The long-anemic Canadian dollar is today
wielding greater buying power south of the border than it has in
half a century, prompting U.S. destinations to accelerate efforts
to lure Canadians and their increasingly valuable currency.
Because Canada is
the largest single international source market for many U.S
destinations, these efforts to capitalize on the strength of the
"loonie," as Canada's dollar is popularly known, could portend
sizable payoffs. More than just seeking to capitalize on the
exchange rate to attract more Canadians, U.S. destinations also are
looking to convert greater Canadian buying power into longer stays
and increased spending, such as trading up to more expensive
lodging and dining.
"We're going to
fish when the fish are biting," declared Liz Bittner, executive
director of TravelSouthUSA, which promotes travel and tourism for
12 Southern states. Bittner made that remark from Canada, where
TravelSouthUSA earlier this month was a sponsor at the Toronto
Gourmet and Wine Expo, which attracts 35,000 visitors annually. The
marketing organization, which sent 25 participants to the expo,
hosted an exhibit featuring celebrity Southern chefs who served up
regional dishes such as bourbon-splashed sea scallops, hush puppies
and cheese grits.
"It's the first
time we've attended the show, and we're doing it in a big way,"
said Bittner, who noted that "almost 5 million Canadians come to
the Southern states every year. We anticipate more will be coming
and staying longer [because of the exchange rate]."
research has revealed a particular interest in Southern cuisine
among Canadians, leading to the development of the group's new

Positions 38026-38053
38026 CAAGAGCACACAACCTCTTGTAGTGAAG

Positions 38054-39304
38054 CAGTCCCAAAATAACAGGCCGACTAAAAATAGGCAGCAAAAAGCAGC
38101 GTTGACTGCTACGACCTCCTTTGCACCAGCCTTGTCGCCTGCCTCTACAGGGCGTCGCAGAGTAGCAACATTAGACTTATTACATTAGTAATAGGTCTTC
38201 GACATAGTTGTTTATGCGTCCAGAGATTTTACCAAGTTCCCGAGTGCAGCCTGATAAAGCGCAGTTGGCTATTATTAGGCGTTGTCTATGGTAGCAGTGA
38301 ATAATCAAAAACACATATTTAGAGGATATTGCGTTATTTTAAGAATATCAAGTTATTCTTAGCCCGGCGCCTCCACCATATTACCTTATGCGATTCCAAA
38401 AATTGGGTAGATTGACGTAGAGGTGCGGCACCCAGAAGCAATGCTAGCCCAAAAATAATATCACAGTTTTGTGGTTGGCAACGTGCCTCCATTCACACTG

Canadian-accented campaign, "Discover the Flavours of the South."
The campaign is supported by a new Web site specifically targeted
at Canadians, TravelSouthFlavours.com.
The combination of
a strong loonie and the size of the Canadian market is prompting
some destination marketing organizations to shift portions of their
marketing budgets away from domestic and other international
targets to bulk up their Canada campaigns.
"I will be looking
at realigning some of our efforts, shifting some of our domestic
dollars to Canada," said Rolando Aedo, senior vice president of
marketing and tourism at the Greater Miami Convention and Visitors
Aedo said he
already had put in place a 10% increase in marketing expenditures
for Canada this fiscal year, and he said he expected the increase
to grow further via additional shifts in marketing dollars. Aedo
sees those shifts as offering the prospect of an especially strong
return on investment, given the size of the Canadian market.
TravelSouthUSA's Bittner, Aedo visited Canada earlier this month,
in his case to lead an outreach mission to the media, supported by
an increased budget and "dramatically greater participation" by
Miami-area representatives than in the past. Aedo said he believed
the loonie's strength should help prompt Canadian visitors to
increase their spending once they arrive.
spending patterns do indicate an opportunity for some U.S.
destinations to capture more dollars per Canadian visitor. Aedo
noted that even though Canada is No. 1 in the Miami area in terms
of international visitor numbers, it is eclipsed by Brazil when it
comes to total visitor spending. He sees the exchange rate, as well
as economic and accessibility factors, as contributing to the
potential for Canada to "pull ahead of Brazil in total
To that end, part
of Miami's message is to encourage Canadians to "more fully
experience Miami and its environs," which could mean longer stays,
more upscale accommodations and dining or taking greater advantage
of additional shopping and cultural attractions.
Indeed, through the
magic of the exchange rate, Canadians can keep their budgets
constant in loonies yet spend significantly more U.S. dollars. An
illustration of just how dramatically favorable the current